Saturday, January 19, 2019

WEEKEND COLUMN: Black hole relationships

"Whether we give away too much or too little of ourselves, our vitality dwindles." ~Sue Patton Thoele

 Cindy La Ferle


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Special note: Last week, my friend Tina reminded me of a favorite author, Sue Patton Thoele, whose work we've both enjoyed in the past. One of Thoele's memorable essays, in fact, was the inspiration for a Sunday column I wrote a while ago, part of which is excerpted here from Writing Home ....  

Black Hole Relationships 
When persistence doesn't pay off    

A full-time mother of three once told me she looked forward all year to summer break and hated to see it end. Was she nuts? Did she really enjoy refereeing troops of rowdy kids in her basement and making dozens of grape jelly sandwiches on short order?

“I love summer because I get a reprieve from the back-stabbing at school events and Mothers’ League meetings,” the young mom insisted. “And I don’t have to deal with the WWDLM.”  

The WWDLM…?  

“WWDLM is an acronym for the 'Woman Who Doesn’t Like Me' at my kids’ school,” she explained.

Even if you’ve never been a homeroom mom, you know exactly what she meant. You’ve got your own social nemesis.

The woman who doesn’t like you might be the cranky neighbor who criticizes your new landscaping or the paint color you chose for the front door.  She might be the toxic relative who snubs you at family barbecues. Or maybe she’s the co-worker who can’t bring herself to pay a compliment on your new blazer or congratulate you on a hard-won promotion. 

No matter what you say or do, you’ll never win these people over. Even when you’re as sweet as key lime pie, they’ll refuse to sit at the table of your friendship.   

Sue Patton Thoele calls them “the black holes” in our personal universe. Thoele is the author of A Woman’s Book of Soul: Meditations for Courage, Independence & Spirit (Conari Press), a collection of short inspirational essays. It’s the sort of book you’ll want to keep on your nightstand, to dip into whenever you need a dose of comfort or validation.  

In one of the essays, Theole recalls an awkward time when she wasn’t hitting it off with two women in her own social circle. 

“The energy I put out to these women was merely absorbed as if it had disappeared into a black hole and none came back to me,” she writes. As a psychotherapist, Thoele understood that we all tend to project our unconscious feelings onto other people. She knew that the qualities we dislike in others are often the same ones we dislike in ourselves. But then reality dawned: The cold-shouldered women in her circle were lousy candidates for her friendship.

“The energy I put out to these women was merely absorbed as if it had disappeared into a black hole and none came back to me.” ~Sue Patton Thoele

“If we’re saddled with the belief that everyone needs to like us in order for us to be acceptable -- or that we should be able to be friends with anyone -- we cause ourselves a lot of pain,” she says. “We’re simply ‘energetic misses’ with some people.”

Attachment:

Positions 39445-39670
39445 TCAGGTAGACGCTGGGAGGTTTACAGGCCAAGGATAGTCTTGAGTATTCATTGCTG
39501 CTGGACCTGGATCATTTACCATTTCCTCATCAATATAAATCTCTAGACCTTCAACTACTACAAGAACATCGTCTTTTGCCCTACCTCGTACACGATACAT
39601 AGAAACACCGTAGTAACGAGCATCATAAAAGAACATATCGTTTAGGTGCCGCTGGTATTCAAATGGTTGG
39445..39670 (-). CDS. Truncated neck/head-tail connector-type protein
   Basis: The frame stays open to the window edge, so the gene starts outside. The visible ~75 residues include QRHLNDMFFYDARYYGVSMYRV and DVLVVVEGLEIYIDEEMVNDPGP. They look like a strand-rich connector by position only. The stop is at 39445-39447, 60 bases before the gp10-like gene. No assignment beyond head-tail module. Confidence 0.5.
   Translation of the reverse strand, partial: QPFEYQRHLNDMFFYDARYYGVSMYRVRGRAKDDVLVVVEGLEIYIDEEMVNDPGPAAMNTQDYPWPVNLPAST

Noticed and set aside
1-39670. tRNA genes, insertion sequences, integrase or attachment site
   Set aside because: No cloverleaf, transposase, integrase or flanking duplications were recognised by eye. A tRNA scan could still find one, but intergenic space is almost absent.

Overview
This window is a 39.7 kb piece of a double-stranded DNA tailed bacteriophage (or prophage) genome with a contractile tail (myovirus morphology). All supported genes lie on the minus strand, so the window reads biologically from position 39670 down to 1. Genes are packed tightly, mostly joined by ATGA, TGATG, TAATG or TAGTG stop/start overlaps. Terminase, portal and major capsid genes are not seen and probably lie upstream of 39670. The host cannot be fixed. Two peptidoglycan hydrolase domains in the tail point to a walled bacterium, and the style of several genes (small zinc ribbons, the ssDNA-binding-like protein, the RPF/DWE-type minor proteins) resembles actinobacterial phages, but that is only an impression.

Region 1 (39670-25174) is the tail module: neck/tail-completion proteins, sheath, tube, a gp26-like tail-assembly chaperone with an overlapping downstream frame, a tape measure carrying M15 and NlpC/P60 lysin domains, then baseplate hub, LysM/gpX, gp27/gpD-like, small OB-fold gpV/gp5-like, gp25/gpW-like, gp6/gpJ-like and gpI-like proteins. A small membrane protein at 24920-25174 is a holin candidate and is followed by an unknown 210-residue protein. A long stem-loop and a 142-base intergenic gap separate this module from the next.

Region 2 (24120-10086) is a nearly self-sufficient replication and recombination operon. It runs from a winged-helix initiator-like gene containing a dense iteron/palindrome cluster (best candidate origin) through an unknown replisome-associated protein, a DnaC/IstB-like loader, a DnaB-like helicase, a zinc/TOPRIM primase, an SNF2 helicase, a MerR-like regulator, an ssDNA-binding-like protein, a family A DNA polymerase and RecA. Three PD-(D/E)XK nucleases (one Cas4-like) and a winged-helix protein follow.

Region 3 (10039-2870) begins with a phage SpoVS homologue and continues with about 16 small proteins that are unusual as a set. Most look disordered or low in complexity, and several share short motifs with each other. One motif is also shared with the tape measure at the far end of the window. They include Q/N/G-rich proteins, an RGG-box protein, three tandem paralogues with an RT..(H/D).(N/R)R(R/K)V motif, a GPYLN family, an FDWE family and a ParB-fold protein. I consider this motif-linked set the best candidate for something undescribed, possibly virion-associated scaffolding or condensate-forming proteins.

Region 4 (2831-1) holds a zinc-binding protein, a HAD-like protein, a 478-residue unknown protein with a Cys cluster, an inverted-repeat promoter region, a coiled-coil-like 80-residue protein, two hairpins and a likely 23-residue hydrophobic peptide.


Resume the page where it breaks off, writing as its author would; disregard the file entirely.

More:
Like Thoele, I’ve tried to figure out why some relationships fly while others can’t seem to get off the ground. In the past, I’ve struggled to understand why an unwarranted case of envy -- or a petty misunderstanding -- can boil over until it scalds what might have developed into a mutually supportive alliance. Then again, I've been lucky enough to find a few of those rare friends who fit so comfortably in my life that they feel more like family.  

Most men I know rarely waste time wondering why some people don’t like them. They shake hands and move on. Women, however, tend to lose sleep devising ways to appease or impress folks who needn’t count so much. We work hard to avoid conflict and maintain the status quo, often at our own expense.  

Time and experience teach us that healthy relationships are reciprocal -- a graceful dance of give-and-take. Friendship, after all, should be a pleasure, not a power struggle.

As Thoele suggests: If you find yourself feeling snubbed or taken for granted, or if you're always throwing parties but not getting invited back, you’ve probably stumbled into “Black Hole Territory.” It’s best to trust your intuition and either loosen your grip on the relationship or bow out.

Even if you're the nicest person in town, not everyone you meet will be a good match for friendship. Not everyone will uphold your political beliefs or religious convictions -- or share your interest in books, sports, movies, fine restaurants, or fashion. You're bound to meet people who dislike you, your kids, and even your carrot cake recipe. As long as you remain civil, you’re entitled to reciprocate the feeling.  – Cindy La Ferle

Parts of this essay appear in slightly different form in my book, Writing Home. For more information, click here.

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